It's one thing to build up your retirement savings so you can retire, but equally important is the planning you should do to minimize the tax bite after retirement.  The task may take some time, so it’s important to plan in advance.  Tax rules can be complicated so don’t hesitate to seek advice from a CFP® professional. 

Here are seven strategies to consider as you approach retirement:

(1) Know what you spend.  Many people believe their expenses will go down in retirement, but the reality depends on the type of lifestyle you want to have.  Do you plan to travel?  Take classes or start a new hobby?  Help out your children and grandchildren?  These activities will cost money.  And don’t forget about healthcare costs.  It’s important to understand what Medicare and supplemental health policies will provide and what you’ll be paying out of pocket.  Once you have a firm grasp on your expenses, you can strategically plan your withdrawals from taxable accounts. 

(2) Know your tax bracket.  Staying in a low tax bracket can help retirees minimize the tax they pay on their retirement savings. When your income reaches specified thresholds, you pay gradually higher amounts of tax on the additional income. Check out the tax rate schedules, tax tables and cost-of-living adjustments for certain tax items for 2014 and 2015.   

(3) Diversification.  Having a variety of accounts that are taxed differently can provide flexibility when it comes to taking withdrawals in retirement.  Your retirement savings may include a pension, IRA’s, a 401(k) account and stocks, bonds and mutual funds not held in tax-sheltered accounts. Consider allocating income needs from different buckets.  Taking funds from already taxed accounts may be better than withdrawing from all accounts, in order to  leave the tax deferred accounts to grow, thus reducing taxable income.  One caveat: if you are 701/2 or older you are required to take minimum distributions.

If financial markets are rising, you may want to enjoy the ride and pay taxes on the capital gains later.  If you don't need to pull money from IRAs, 401(k) and other tax-deferred accounts, hold off as long as you can or until you must take distributions at 70 ½.. Let those accounts continue to build up on a tax deferred basis until you need them. 

(4) Know the rules for Social Security.  The stark reality is it does not generally pay to claim Social Security retirement benefits before full retirement age. That's age 66 for people born between 1943 and the end of 1954. The retirement age increases in two-month increments until age 67, for those born in 1960 or later.

Here's why it’s is important. If you were born in June 1952 (age; 62) and will earn $75,000 for 2014, the social security quick benefit calculator displays how your benefit jumps from $1,421 to as much as $2700 per month if you delay social security income.

Retirement age

Monthly benefit amount 1

62 and 6 months in 2014

$1,421.00

66 in 2018

$1,951.00

70 in 2022

$2,708.00

1 Assumes no future increases in prices or earnings.

 

If you are married, widowed, or divorced having been married for more than 10 years, your claiming strategy gets a bit more complicated, but can be even more profitable.  Be sure to talk to a CFP® professional about the various claiming strategies that you should consider.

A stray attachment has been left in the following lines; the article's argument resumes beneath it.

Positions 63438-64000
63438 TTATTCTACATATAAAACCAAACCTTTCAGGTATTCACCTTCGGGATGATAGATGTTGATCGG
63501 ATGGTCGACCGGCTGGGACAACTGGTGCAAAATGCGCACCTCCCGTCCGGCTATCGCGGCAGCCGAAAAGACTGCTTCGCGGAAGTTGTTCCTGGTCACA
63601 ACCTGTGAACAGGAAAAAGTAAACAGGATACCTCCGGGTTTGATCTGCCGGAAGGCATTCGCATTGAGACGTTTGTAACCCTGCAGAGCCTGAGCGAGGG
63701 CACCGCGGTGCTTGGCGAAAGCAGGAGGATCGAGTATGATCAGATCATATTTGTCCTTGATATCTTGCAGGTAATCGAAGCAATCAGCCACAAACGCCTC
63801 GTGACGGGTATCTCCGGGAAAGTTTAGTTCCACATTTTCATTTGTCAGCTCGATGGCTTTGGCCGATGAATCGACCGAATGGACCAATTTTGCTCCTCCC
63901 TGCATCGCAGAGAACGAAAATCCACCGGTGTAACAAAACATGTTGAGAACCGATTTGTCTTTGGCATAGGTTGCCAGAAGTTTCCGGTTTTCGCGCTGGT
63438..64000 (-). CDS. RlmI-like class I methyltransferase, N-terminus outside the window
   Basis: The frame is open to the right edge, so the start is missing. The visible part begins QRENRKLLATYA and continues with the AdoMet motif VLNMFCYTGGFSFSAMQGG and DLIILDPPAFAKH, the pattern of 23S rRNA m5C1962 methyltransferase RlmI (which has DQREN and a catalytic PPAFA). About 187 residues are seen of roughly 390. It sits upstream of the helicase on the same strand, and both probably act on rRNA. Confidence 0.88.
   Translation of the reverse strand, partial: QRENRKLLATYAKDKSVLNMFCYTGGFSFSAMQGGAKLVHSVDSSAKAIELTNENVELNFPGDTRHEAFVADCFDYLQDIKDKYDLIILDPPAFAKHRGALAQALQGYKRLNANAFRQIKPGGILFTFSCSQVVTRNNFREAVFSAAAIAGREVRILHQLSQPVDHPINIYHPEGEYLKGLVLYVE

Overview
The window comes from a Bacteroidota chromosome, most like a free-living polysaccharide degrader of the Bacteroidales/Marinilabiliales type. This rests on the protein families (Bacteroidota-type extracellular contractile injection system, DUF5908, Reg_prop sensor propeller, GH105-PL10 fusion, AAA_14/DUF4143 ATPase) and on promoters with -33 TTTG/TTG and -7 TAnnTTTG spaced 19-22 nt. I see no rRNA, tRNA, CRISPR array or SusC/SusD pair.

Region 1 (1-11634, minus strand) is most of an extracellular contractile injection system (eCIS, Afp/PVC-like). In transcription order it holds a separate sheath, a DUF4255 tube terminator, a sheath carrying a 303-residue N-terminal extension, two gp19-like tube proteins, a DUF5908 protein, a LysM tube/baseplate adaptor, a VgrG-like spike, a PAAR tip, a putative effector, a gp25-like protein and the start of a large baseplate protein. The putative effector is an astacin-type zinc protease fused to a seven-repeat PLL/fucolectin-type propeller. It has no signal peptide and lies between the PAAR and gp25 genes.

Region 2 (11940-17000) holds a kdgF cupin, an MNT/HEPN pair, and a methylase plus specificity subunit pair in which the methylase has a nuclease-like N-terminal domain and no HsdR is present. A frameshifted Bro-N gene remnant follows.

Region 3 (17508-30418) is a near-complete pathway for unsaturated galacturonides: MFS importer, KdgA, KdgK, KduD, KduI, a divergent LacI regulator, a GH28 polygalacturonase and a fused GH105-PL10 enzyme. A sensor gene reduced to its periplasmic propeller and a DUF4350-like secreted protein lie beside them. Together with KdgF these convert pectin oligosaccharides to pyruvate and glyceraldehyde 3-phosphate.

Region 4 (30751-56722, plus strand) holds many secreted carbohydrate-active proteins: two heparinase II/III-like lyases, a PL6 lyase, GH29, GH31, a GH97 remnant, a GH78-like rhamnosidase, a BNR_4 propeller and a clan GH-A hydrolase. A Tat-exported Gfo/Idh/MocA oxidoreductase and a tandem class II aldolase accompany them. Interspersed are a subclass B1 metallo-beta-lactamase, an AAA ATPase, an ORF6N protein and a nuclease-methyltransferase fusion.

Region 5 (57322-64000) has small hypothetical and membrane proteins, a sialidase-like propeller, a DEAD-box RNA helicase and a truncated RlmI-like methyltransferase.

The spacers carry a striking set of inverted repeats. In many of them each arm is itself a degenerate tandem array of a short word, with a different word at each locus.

(5) Think about using a Roth IRA, but be careful. If you have had a Roth IRA for more than five years and are older than 59 1/2, you can withdraw money tax-free. If you don't have a Roth and you're a high earner and therefore precluded from opening a new ROTH, you can still establish one by putting $5500 in a traditional nondeductible IRA and then converting it to a Roth later on.  But there's an important trap to avoid, as The Wall Street Journal noted recently. If you have other IRA accounts that were funded with deductible contributions, the amount converted to the Roth is considered to have come proratably from all your IRAs, and not just from the nondeductible IRA you set up to convert to the Roth.  As a result, some of your conversion may be taxable.

(6) Decide where to live.  For many, the ideal place to retire is someplace with a warmer climate, more affordable housing, and may be close to family or friends.  But another important factor to consider when deciding where to live is how your income and assets will be taxed.  Some states have no income taxes for individuals; others don’t tax Social Security benefits and most income from pensions and retirement accounts.  The best state for you will depend on your own unique situation and preferences, so make sure you do your homework.  Check out the 10 Most Tax-Friendly States for Retirees.

(7) It all starts with a plan.  It’s important to have a plan in place before you retire.  A CFP® professional can help you identify your goals and develop a personalized plan that will maximize your income and reduce your taxes in retirement.  They will also work hand in hand with your accountant to be sure your plan is executed properly. 

Not all strategies are right for everyone’s unique situation; plus, unexpected circumstances can arise and tax laws are constantly changing.  It’s important to meet with your advisors on a regular basis to make sure you remain on track.  Vital to reducing taxable income is understanding how you can balance all these factors to enjoy more in life, rather than pay unnecessary taxes.